Vail’s Curious Nature: Have you ever seen a mountain walking? | VailDaily.com
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Vail’s Curious Nature: Have you ever seen a mountain walking?

Kim Langmaid
Special to the Vail Daily
Vail, CO Colorado
Kim Langmaid founded Walking Mountains (formerly Gore Range Natural Science School) in the autumn of 1997 after writing her master's degree thesis on place-based education
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VAIL VALLEY, Colorado –The Vail Valley’s Gore Range Natural Science School has changed its name to “Walking Mountains: A Science Learning Center.” On first hearing this you might think to yourself, “That’s a fun new name capturing the spirit of being outdoors in the mountains.” But there are deeper meanings in the name Walking Mountains that I’d like to share with you.

First, have you ever seen a mountain walking – the way it shifts its slopes and shakes its talus? You might think I’m joking, but I’m talking about the reality of mountains constantly changing.

The Rocky Mountains are growing due to plate tectonics and at the same time they are eroding. They are actually moving at an almost imperceptible rate.



And when you spend enough time in a place and begin to notice its natural rhythms, seasonal cycles and environmental changes, you begin to gain a sense of just how dynamic the mountains really are – constantly changing. They are in motion, walking. And yet there is more to walking mountains than growing and eroding.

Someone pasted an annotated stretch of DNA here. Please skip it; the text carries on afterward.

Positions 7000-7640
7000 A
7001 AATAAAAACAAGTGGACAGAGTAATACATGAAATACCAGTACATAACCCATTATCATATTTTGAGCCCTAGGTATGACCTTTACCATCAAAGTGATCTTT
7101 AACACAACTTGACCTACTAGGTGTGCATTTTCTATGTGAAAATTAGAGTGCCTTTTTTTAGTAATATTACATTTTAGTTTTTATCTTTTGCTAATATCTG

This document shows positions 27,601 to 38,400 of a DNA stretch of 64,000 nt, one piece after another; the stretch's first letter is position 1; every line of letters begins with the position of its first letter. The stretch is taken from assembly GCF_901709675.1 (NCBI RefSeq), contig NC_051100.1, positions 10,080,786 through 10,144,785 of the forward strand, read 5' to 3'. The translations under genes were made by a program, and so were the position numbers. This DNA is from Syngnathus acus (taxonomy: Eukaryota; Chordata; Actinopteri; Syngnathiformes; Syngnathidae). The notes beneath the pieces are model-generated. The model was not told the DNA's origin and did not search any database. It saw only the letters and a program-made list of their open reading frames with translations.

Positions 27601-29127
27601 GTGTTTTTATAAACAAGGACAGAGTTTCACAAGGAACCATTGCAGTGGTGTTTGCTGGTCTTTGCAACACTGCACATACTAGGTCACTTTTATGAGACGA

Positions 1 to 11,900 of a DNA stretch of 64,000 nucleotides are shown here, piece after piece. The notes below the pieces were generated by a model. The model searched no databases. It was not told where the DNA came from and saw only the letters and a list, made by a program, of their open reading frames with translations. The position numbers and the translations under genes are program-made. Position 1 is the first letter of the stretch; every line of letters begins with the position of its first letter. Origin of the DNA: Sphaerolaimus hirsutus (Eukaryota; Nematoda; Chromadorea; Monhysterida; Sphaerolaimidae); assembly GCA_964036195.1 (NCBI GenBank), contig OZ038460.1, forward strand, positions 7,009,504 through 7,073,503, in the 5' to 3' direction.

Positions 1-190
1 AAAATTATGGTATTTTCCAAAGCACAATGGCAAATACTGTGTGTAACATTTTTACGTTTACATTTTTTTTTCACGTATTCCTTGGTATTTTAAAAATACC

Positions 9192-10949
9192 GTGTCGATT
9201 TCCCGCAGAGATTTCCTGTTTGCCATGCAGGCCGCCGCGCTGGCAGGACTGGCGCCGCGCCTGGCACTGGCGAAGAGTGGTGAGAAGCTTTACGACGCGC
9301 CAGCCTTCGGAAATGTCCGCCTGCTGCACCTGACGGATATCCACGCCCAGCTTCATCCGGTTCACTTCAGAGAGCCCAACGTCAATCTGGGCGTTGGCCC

I first came across the idea of walking mountains in the early ’90s while reading an essay by Pulitzer Prize-winning author Gary Snyder. In his essay, “Blue Mountains Constantly Walking,” Snyder interprets Zen Master Dogen’s “Mountains and Waters Sutra” written in the year 1240.



The essence of Snyder’s essay and Dogen’s sutra (scripture) is that “mountains and waters” is a way of referring to the totality of the process of nature. To understand the essence and process of nature, one must walk, one step after another, through places across the land. Snyder notes how the Chinese spoke of the four dignities: standing, lying, sitting, and walking. These “dignities” are ways of being fully human, at home in ourselves.

Over the years, living here in the mountains, I’ve found that walking has become my way of processing, reflecting, gaining clarity and sometimes a sense of direction in life. I don’t actually set out on foot to solve any specific problem. But as I walk, passing through the landscape, thoughts pass through me. I let them flow, and then, usually quite unexpectedly, I have an insight, a moment of clarity or vision that helps me steer my decisions in certain directions.

Someone once said “you have to ambulate to cogitate” and now I know from firsthand experiences just what they meant by this and how true it can be.



In life, it can be one simple step at a time that we develop our sense of ourselves, our sense of purpose and contribution in this world. This is how we learn. It is the process of moving, and not getting stuck in any one particular mindset, that helps us evolve as individuals and as a human species.